Savvy admissions and marketing teams have one key goal: to properly market and sell the missions, values, and cultures of their schools. To do that, they find ways to communicate a sound idea of what the future holds for their potential families. This message is carefully considered and deliberated based on research and data, and is represented by parent personas, or characterizations, of what the school’s target family looks like.
Enrollment officials make a “sale” when they as sellers truly understand the person making the purchase. Ultimately, the enrollment team that really "gets" their parent has more success at not only yielding that family, but also retaining them for years to come. Nowadays, however, this strategy is in distress.
Has the COVID-19 pandemic made painting a picture of the future an impossible task? What happens, say, in the noise and upset of the pandemic, when things feel like they may never be the same? Can we still rely on trusted examples of parent personas of our past to direct our efforts to enroll the schools of our future? I'd argue that despite the cloud and uncertainty of the present, parent personas are still a perfect place to start.
As much as we are all adjusting to the experience of this once-in-a-generation disturbance, it is safe to trust that what parents want for their children, through this upheaval, fundamentally prevails. In a survey of a group of friends and coworkers, all parents with school-aged children, 100% of respondents indicated that the COVID-19 pandemic has impacted the way their families shop and invest. While some reported minimal changes in when and how they now make purchasing decisions, others expressed becoming much more modest and conservative. However, education and quality of life topped the list of what was most important to them and their families. What this tells me, even in light of a small and diverse group of respondents, is that what we are willing to invest in our children to see them reach their best does not wax and wane according to our ability or potential to do so.
Last week, I had a great talk with Brendan Schneider, The Director of Advancement at Sewickley Academy in Sewickley, Pennsylvania. Brendan had done groundbreaking marketing work on behalf of Sewickley as its Admissions Director, utilizing carefully crafted parent personas to more accurately attract prospective families and to deliberately engage with them through the admissions funnel. Initially, Brendan and I joked that a phone call, after a day full of Zoom meetings, was like a return to the “good old days” and, unwittingly, a most welcome interruption. I asked Brendan for some advice to help schools reinforce their value propositions in this time of great unpredictability. As he replied, Brendan recollected his time in admissions, a time when he had become a much better listener, hearing families expressing what was most important to them, so that he could then respond in kind. While noting that this pandemic will absolutely change how people search for schools, he also rendered, familiarly, that he isn’t quite sure what that is going to mean. Indeed, none of us do, which is why now is the perfect time to begin, or to revisit, persona work.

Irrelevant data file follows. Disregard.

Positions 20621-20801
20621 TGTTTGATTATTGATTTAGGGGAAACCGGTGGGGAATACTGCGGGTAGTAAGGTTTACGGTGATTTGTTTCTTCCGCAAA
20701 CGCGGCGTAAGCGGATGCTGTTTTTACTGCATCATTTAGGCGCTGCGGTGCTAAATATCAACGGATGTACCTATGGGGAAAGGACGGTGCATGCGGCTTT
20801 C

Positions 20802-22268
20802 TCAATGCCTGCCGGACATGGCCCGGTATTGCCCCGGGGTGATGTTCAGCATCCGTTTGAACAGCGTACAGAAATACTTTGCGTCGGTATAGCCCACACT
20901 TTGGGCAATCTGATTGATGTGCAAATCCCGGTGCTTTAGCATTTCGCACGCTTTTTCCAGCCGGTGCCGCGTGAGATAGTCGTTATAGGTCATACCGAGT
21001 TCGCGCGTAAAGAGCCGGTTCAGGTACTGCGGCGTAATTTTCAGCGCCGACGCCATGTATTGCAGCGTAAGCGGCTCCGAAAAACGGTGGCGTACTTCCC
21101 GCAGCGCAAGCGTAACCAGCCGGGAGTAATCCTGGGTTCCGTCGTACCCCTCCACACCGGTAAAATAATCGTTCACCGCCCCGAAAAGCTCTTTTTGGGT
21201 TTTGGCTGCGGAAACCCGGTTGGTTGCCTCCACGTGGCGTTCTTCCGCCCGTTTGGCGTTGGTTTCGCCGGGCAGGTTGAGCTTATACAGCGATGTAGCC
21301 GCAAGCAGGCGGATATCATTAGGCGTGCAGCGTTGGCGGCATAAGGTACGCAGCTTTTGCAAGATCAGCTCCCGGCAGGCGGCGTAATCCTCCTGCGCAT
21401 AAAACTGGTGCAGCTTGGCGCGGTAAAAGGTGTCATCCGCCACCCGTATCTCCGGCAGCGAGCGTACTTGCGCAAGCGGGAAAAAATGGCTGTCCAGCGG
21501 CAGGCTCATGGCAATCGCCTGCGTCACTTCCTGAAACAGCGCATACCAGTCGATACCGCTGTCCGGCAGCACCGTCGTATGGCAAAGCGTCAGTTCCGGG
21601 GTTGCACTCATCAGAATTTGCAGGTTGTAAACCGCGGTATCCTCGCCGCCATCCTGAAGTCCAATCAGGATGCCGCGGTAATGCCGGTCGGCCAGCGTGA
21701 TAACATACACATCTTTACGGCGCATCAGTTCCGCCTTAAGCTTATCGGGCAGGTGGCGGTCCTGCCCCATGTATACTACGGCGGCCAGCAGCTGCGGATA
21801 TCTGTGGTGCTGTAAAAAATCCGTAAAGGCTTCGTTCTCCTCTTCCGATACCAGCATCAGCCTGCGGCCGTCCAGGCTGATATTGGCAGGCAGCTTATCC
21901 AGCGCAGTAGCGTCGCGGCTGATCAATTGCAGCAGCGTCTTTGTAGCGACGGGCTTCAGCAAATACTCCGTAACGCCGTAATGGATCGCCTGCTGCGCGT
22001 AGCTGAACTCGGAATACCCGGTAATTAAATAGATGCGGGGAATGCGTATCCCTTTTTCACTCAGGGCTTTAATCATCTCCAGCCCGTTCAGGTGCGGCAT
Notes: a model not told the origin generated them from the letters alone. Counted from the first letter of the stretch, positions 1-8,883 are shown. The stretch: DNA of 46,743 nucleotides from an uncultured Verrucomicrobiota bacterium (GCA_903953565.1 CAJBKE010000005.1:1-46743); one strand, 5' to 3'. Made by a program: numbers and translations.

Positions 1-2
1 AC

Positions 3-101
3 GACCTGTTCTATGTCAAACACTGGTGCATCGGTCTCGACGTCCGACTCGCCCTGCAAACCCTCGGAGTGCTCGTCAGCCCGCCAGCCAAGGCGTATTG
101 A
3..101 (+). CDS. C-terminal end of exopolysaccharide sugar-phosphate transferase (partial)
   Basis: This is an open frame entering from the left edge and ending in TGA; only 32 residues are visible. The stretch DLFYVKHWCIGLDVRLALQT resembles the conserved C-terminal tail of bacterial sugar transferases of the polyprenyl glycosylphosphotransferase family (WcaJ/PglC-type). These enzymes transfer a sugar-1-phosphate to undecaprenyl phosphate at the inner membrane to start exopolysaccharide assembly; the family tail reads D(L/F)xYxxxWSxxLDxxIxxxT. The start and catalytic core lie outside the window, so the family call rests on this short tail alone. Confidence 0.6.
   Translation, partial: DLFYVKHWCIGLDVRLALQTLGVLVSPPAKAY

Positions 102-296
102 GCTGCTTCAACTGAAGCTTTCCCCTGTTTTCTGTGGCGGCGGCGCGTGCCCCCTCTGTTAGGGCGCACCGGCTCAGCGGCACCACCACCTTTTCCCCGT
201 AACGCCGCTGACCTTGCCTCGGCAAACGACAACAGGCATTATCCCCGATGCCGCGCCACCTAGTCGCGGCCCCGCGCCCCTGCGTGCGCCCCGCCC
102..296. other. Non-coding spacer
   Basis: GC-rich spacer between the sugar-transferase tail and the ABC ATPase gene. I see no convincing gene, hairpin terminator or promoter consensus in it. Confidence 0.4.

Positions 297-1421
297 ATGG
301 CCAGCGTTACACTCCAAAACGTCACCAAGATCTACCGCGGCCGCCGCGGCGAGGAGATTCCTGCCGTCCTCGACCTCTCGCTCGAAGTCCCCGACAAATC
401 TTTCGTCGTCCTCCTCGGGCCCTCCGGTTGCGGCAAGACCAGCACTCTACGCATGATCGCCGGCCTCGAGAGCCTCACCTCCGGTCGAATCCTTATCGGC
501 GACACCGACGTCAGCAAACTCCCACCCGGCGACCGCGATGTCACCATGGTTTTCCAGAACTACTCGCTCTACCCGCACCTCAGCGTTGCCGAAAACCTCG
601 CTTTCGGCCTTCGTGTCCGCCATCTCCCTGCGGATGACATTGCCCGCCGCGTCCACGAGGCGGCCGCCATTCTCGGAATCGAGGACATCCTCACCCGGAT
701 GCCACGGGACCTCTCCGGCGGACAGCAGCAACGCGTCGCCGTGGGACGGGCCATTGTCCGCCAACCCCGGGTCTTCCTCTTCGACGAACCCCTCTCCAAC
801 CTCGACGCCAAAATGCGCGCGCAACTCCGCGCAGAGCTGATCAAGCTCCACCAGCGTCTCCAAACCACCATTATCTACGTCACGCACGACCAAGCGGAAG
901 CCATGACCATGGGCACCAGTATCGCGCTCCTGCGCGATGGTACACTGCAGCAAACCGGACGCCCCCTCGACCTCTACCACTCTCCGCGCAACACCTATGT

When there is finally a moment available to recover from this past school year’s melee, and space to re-envision the 2020-21 school year, Brendan suggests the following:
- Give yourself and your team the time and space to think strategically
- Make the conversation local
- Focus on one message and ONLY on items that are actionable for your school
- Nail that message down and move on from there
COVID-19 has forced us all, schools and families alike, to examine our priorities and to reexamine the ways in which we work to achieve our most important goals. While this time has allowed us all the impetus to innovate, the foundations of our best practices are still fashioned from raw fact-finding and wrought with intentionality, and while our customers are likely transforming in fashion, they are arguably not changing at all in principal.
So even though we have the ability to Zoom, let’s be unafraid, every once in a while, to resort to a good, old-fashioned phone call. In light of everything swiftly changing shape around us, let’s be flexible and ready to pivot, building upon our exacting research, rather than reinventing what we know to be a well-designed wheel.